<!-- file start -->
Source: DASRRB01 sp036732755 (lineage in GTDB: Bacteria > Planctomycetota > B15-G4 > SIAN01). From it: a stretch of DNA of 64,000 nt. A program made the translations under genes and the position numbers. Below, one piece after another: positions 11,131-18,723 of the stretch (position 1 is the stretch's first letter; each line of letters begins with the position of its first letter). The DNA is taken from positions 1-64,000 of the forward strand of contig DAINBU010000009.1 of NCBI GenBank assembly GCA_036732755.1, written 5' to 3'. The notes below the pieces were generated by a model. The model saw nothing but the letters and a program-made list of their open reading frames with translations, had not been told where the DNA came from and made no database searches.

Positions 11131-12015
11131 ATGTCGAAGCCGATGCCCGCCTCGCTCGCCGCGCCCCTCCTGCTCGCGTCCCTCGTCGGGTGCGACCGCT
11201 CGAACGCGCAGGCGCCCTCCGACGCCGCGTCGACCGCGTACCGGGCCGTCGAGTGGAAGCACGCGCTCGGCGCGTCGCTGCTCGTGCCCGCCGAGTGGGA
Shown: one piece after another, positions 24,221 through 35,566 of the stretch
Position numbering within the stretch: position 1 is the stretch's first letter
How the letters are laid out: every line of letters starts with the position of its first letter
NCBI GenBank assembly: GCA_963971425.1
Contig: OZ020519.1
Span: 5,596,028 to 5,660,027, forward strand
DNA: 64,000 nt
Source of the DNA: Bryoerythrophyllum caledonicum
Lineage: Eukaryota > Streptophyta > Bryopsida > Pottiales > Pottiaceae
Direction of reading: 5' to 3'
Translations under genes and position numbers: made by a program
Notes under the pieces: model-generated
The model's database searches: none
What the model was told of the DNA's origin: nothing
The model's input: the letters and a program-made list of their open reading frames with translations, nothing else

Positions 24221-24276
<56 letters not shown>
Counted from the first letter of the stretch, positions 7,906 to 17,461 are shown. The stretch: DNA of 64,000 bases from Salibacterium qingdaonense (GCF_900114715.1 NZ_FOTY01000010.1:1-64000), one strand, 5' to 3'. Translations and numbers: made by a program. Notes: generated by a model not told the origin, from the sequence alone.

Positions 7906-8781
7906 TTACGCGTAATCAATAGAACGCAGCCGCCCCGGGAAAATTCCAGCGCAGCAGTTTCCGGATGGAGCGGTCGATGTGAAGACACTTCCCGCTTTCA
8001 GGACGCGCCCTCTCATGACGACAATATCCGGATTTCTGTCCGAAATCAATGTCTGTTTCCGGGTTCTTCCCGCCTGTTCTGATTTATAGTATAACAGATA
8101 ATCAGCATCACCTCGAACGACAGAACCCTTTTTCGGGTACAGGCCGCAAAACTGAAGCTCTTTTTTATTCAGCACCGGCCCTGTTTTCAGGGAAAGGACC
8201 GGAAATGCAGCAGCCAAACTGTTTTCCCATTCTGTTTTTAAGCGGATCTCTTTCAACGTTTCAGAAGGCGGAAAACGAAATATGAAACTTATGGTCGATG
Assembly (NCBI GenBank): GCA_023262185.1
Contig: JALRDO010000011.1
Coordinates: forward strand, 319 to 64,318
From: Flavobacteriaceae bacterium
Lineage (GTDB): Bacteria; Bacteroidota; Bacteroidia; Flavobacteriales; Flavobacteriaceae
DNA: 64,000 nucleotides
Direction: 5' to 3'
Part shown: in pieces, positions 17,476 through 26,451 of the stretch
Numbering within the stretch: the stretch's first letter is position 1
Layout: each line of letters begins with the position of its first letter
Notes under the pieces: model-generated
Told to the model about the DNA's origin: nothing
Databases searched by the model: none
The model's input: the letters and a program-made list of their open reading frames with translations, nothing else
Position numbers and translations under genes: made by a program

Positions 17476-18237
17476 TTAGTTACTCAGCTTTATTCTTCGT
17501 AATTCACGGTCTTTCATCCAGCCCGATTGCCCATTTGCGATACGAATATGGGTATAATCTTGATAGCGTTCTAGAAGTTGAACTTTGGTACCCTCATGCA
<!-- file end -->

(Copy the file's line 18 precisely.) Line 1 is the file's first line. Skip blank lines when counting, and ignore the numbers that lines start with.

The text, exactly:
What the model was told of the DNA's origin: nothing